Transcriptions of the letters
Item 1 6
Joseph According to your Desire I have Taking The Liberty of Sending my Wife with those few Lines to Let you know that I at Present am On board His Majestys Ship Mirmydon at Woolwich and hope your honour will my being Promoted and am at a Great Loss for a Call.
Should be much oblidge to your honour if you wold be so kind as to Assist me in getting one and I will Repay it when I Return to you again I hope you will Excuse my Taking this Liberty but in Granting me this Favour Will with Every other will be Ever Gratefully
Accknowledged by Your Most Obd.t Ser.t
Dated on board His Majestys
Ship Mirmydon at Woolwich
Aprill 12th 1786
Item 2 7
Colossus Spithead 30 Octr 1787
Having the honor to go round the world in the Endeavour with you I humbly take leave to address you being in the humble station of a seaman at present and always while with you in the capacity of gunner’s mate most humbly beg you will be pleased if it lies in your power (which I flatter myself it does) to apply for me for a boatswain’s warrant in His Majesty’s Service as I am confident being fit for such a station being 43 years of age and 30 years in the service. Hope My long servitude will procure me the favor I ask Having a wife and family humbly beg you will Be pleased to do what you think fit, And am with the greatest respect
Your most Obedt Humbl Sert.
Be pleased to let me Solomon Reading
have an answer
Item 3 8
Soho Square Jan 10 1791
Here are to Certify to all whom it may concern that Solomon Redding
the Bearer of this late of H.M. ship Alligator servd his Majesty as a seaman on board the H.M. Bark the Endeavour Brig Lieut James Cook Commander on a voyage round the world in the years 1768 1769 1770. 1771. & that he behavd himself during the [course] of that voyage with diligence & sobriety in testimony of which & in order to enable him to get employment as a seaman I have hereunto affixd my hand & seal this 10th. day of Jan 1791.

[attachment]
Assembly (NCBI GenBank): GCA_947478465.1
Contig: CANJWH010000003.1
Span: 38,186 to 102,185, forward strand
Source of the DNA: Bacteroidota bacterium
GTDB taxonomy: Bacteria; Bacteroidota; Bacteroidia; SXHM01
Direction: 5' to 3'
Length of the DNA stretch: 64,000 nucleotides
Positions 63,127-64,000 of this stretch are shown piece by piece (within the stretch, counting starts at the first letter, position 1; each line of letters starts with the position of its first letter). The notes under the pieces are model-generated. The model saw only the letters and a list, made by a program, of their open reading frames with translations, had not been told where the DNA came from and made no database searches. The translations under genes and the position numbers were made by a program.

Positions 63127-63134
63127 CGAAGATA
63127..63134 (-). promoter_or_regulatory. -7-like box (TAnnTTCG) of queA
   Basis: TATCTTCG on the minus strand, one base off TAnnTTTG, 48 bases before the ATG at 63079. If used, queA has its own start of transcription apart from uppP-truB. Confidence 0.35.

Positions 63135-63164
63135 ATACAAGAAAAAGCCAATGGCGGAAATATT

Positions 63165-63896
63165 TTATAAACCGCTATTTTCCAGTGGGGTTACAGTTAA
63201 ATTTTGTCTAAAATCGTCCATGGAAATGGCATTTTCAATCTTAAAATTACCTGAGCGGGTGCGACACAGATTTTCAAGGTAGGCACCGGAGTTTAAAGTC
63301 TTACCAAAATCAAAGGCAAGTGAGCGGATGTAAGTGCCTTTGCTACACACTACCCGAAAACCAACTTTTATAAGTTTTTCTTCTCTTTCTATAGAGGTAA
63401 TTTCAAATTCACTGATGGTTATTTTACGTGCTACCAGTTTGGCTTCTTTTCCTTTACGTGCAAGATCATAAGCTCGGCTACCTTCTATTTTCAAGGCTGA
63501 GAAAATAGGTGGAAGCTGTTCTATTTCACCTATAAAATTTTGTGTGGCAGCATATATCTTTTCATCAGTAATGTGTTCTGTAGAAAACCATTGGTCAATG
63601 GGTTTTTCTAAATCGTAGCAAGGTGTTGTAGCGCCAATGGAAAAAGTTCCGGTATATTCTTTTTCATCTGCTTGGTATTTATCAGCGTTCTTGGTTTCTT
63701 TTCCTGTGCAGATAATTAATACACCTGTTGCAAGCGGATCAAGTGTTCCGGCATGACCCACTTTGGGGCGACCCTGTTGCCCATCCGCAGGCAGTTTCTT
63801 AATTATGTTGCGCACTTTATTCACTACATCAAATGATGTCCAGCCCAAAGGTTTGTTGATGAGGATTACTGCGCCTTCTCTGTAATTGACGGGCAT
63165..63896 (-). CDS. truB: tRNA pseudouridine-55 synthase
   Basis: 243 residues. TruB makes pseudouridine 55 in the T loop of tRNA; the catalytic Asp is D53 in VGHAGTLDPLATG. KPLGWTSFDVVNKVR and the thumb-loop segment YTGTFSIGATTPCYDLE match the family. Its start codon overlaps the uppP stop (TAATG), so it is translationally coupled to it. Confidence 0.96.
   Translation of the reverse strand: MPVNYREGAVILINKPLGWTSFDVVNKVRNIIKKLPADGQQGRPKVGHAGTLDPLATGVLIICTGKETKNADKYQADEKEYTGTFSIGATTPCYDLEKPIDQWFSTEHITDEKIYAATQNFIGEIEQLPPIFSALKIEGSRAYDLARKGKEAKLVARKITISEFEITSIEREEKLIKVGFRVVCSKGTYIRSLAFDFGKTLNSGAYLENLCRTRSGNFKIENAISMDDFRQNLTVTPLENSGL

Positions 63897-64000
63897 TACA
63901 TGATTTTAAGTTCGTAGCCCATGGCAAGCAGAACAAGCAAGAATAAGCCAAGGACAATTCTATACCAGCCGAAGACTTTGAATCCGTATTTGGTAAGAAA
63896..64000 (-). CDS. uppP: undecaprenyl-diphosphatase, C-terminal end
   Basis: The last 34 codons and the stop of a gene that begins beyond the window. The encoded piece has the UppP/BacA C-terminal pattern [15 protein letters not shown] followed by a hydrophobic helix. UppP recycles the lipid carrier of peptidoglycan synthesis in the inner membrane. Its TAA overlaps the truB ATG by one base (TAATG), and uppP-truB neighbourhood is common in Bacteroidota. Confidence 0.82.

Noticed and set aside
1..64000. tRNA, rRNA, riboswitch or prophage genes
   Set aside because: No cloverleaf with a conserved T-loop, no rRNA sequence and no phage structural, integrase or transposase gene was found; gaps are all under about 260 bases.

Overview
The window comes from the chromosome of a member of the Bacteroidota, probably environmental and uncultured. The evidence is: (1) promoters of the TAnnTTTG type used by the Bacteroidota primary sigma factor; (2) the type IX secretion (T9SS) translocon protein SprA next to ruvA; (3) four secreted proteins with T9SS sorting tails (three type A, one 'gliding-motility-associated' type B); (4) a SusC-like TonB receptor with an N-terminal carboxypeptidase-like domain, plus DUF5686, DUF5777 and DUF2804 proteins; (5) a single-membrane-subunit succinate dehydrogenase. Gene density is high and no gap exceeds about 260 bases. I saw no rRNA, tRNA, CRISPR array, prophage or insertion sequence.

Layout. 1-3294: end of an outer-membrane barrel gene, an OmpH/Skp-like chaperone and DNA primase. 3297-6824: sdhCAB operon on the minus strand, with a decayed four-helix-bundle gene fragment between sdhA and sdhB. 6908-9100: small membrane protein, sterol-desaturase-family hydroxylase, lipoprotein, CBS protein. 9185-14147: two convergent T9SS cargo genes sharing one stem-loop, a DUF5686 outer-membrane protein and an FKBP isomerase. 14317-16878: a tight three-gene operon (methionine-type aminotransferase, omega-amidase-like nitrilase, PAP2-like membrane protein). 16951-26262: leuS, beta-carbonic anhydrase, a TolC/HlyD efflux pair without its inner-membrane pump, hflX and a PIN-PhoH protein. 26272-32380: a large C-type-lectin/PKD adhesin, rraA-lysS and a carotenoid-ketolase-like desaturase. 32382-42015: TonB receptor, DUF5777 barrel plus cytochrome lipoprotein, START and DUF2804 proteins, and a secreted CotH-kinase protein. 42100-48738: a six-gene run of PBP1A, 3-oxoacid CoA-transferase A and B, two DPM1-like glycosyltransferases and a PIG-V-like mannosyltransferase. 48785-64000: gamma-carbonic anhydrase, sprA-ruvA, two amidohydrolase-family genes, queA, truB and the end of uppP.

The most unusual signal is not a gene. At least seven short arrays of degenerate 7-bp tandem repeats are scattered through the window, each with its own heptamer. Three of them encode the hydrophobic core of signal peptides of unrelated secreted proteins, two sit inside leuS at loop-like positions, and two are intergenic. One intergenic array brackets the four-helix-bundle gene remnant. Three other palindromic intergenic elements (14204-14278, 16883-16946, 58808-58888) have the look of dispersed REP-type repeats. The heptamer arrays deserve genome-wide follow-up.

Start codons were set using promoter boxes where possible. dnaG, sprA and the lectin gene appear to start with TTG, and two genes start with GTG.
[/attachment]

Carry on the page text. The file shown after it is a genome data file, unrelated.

Item 4 9
June 24th [No year]
I hope you’ll pardon the liberty I take in making my situation known to you. I have been grievously afflicted with the gravel in my kidneys. But being now much better I am about shipping myself for the East Indies and I should be humbly thankful to your Honor you’d be so kind to lend me a trifle to fit me for the voyage, being at present quite unprepared. Your compliance with this request will be of essential service to your
- Beaglehole, J.C.The Journals of Captain James Cook. Vol. II. The Voyage of the Resolution and Adventure, 1772-1775.Hakluyt Society.1969.Page 103n.
- Page 479.
- Page 479n.
- Page 961.
- ADM 48/78/138.Held at The National Archives (TNA), Kew.
- Sir Joseph Banks’s Papers. Series 76.02. Reference CY3683/357. Held at the State Library of New South Wales (SLNSW).
- Series 76.04. Reference CY3683/361.
- Series 76.06. Reference CY3683/364.
- Series 76.13. Reference CY3683/375.
Originally published in Cook's Log, page 50, volume 42, number 3 (2019).